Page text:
Tuesday, December 13, 2011

Eradication Game Theory

Can you crowdsource disease eradictaion?

I mentioned in this post on 2030 that I expect Polio and Guinea worm to be eradicated by then. It becomes a tricky issue when a disease gets really uncommon how you find and treat the last few cases? So far only smallpox and rinderpest have been eradicated. Eradication is great because once its done its done. You would not have to immunise every child for polio any more. Every polio vaccine has a small cost and risk and once thats gone you can go spend the money on something better

India has tried an interesting tack 'Cash awards for info on diseases'
Alert the government on the occurrence of new cases of certain ailments and you may get a cash award! The government has targeted vaccine preventable diseases such as diphtheria, pertussis, measles, tetanus, and leprosy for elimination by 2016. India is also on the verge of being declared polio-free.
District medical and health officer Dr G. Srinivasulu explains that even after being declared polio-free, there should not be a single new case for 14 consecutive months in the country. This is where the reward comes in. “If anybody succeeds in detecting a new polio case meanwhile, the government will give a cash award. Even in case of detection of new leprosy cases, ASHA health workers are given Rs 150-Rs 200,” he said.

There was a competition last year from DARPA to encourage new ways to pool information held my many people.
'MIT wins $40,000 prize in nationwide balloon-hunt contest'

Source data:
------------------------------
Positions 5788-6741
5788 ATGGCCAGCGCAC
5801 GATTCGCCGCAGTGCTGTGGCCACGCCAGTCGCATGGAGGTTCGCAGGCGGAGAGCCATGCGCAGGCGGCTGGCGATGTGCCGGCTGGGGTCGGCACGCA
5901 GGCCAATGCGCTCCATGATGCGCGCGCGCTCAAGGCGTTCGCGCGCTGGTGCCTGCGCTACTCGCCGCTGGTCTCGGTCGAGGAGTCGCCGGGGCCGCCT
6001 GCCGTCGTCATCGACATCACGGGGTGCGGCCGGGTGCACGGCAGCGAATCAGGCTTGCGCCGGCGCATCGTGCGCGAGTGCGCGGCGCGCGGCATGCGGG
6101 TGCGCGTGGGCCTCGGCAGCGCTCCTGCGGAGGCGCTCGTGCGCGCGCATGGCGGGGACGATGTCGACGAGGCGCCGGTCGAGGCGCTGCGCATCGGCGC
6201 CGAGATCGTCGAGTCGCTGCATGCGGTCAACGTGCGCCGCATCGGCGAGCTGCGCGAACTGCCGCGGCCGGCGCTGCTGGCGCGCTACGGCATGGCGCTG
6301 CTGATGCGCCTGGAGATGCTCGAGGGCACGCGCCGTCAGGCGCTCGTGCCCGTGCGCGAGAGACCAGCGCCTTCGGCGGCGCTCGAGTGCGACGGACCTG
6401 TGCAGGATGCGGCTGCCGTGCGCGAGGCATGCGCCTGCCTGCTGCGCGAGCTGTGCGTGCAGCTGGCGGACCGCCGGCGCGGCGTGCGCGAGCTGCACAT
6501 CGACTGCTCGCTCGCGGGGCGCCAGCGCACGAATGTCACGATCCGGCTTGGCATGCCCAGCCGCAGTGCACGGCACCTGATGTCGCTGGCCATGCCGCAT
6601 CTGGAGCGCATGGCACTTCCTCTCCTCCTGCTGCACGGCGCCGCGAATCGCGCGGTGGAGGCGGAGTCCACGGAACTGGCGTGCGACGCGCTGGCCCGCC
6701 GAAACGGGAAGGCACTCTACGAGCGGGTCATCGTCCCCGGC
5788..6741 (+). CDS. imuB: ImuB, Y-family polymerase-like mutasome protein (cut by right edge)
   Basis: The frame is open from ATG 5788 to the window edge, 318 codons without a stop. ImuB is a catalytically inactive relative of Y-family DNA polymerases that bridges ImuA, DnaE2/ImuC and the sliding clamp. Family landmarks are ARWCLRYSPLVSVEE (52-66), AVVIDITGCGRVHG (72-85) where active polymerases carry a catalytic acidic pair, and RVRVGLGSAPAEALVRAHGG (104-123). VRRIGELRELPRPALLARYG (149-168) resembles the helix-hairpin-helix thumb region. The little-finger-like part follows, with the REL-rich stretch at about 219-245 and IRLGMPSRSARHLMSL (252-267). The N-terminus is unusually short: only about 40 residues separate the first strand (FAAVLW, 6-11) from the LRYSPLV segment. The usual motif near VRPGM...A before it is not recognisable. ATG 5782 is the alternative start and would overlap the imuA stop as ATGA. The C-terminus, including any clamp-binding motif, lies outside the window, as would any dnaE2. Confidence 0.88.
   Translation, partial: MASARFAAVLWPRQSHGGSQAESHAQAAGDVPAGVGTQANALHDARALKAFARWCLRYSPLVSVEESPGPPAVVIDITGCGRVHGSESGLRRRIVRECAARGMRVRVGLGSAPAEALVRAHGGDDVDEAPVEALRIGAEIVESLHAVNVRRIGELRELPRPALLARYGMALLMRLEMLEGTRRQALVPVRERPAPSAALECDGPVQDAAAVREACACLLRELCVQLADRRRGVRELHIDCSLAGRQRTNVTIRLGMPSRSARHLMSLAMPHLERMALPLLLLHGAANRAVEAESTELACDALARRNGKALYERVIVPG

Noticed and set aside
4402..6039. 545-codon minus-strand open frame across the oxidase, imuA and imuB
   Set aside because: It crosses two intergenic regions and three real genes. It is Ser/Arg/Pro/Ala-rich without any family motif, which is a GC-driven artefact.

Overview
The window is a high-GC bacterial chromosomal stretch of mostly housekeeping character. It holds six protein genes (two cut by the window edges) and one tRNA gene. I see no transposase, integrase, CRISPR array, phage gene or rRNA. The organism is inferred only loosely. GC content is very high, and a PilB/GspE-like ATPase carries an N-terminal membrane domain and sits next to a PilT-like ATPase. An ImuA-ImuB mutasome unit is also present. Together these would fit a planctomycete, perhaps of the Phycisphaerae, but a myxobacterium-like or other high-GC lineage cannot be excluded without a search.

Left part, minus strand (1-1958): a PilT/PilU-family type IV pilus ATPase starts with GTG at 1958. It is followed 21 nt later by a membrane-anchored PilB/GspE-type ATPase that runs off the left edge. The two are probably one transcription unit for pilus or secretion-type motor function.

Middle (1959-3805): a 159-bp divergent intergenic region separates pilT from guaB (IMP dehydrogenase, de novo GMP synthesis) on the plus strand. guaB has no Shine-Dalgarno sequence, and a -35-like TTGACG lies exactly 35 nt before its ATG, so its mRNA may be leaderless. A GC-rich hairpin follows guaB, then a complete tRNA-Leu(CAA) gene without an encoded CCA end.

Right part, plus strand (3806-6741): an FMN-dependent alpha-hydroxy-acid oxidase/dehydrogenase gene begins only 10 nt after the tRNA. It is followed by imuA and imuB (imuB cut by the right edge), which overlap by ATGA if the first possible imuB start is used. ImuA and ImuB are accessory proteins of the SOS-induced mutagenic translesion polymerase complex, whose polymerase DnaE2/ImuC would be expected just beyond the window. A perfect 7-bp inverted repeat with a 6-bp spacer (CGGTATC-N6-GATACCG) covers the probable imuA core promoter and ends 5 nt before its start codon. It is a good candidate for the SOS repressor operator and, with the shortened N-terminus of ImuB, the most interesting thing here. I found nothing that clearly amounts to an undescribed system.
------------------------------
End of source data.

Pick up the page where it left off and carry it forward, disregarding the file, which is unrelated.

A team from the Massachusetts Institute of Technology won $40,000 in a high-tech scavenger hunt on Saturday by discovering the location of 10 red weather balloons.

"We're giving $2,000 per balloon to the first person to send us the correct coordinates, but that's not all -- we're also giving $1,000 to the person who invited them. Then we're giving $500 whoever invited the inviter, and $250 to whoever invited them, and so on..." it said.

Some similar system that set up a chain of reward could be really useful in disease eradication. Many security protocols rely on a sort of iterative proof of trustworthiness. Something similar could be used to allow steps toward eradication without fear some other country is going to stop efforts.

Assurance contracts are another approach. It is possible that some regions are scared that once a disease is eradicated to their area they will lose funds. Some way to guarantee that funding will not reduce or to reward successful eradication might help here. Something like Dominant assurance contracts might help to change incentives to encourage eradication.

How about a guarantee fund for each of the remaining countries with polio and guinea worm that when who declares them free they get some cash bonus. You could imagine a kickstarter project that gave the minister of health in Nigeria money when polio was declared eradicated from the country.

Another good plan is not to have fake immunisation drives against polio

The juice of the carrot, the smile of the parrot
A little drop of claret - anything that rocks
Elvis and Scotty, days when I ain't spotty,
Sitting on the potty - curing smallpox

We want to discourage deliberately being lax about a disease so you have to be clever about incentives. Anyone have any good idea for how you could bribe people and governments to further incentivise disease eradication?

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